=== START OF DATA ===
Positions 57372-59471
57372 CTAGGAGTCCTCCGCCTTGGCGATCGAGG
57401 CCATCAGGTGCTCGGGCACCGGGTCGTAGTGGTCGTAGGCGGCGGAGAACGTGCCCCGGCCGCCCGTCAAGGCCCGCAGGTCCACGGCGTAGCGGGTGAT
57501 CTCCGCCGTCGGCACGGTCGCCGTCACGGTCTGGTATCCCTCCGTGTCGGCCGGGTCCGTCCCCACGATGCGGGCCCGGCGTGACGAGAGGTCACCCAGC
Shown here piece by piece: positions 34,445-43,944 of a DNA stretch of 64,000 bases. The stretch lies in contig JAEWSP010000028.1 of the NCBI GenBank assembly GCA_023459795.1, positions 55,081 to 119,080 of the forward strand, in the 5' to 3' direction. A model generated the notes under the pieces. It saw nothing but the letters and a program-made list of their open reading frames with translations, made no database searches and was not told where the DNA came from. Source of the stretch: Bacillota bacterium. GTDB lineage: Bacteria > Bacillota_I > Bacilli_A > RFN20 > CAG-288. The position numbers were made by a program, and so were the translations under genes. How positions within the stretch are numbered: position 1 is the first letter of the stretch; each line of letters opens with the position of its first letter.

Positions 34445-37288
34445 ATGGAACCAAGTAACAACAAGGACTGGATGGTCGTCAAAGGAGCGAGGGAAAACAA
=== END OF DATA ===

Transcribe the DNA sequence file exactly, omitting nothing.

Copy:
Positions 57372-59471
57372 CTAGGAGTCCTCCGCCTTGGCGATCGAGG
57401 CCATCAGGTGCTCGGGCACCGGGTCGTAGTGGTCGTAGGCGGCGGAGAACGTGCCCCGGCCGCCCGTCAAGGCCCGCAGGTCCACGGCGTAGCGGGTGAT
57501 CTCCGCCGTCGGCACGGTCGCCGTCACGGTCTGGTATCCCTCCGTGTCGGCCGGGTCCGTCCCCACGATGCGGGCCCGGCGTGACGAGAGGTCACCCAGC
Shown here piece by piece: positions 34,445-43,944 of a DNA stretch of 64,000 bases. The stretch lies in contig JAEWSP010000028.1 of the NCBI GenBank assembly GCA_023459795.1, positions 55,081 to 119,080 of the forward strand, in the 5' to 3' direction. A model generated the notes under the pieces. It saw nothing but the letters and a program-made list of their open reading frames with translations, made no database searches and was not told where the DNA came from. Source of the stretch: Bacillota bacterium. GTDB lineage: Bacteria > Bacillota_I > Bacilli_A > RFN20 > CAG-288. The position numbers were made by a program, and so were the translations under genes. How positions within the stretch are numbered: position 1 is the first letter of the stretch; each line of letters opens with the position of its first letter.

Positions 34445-37288
34445 ATGGAACCAAGTAACAACAAGGACTGGATGGTCGTCAAAGGAGCGAGGGAAAACAA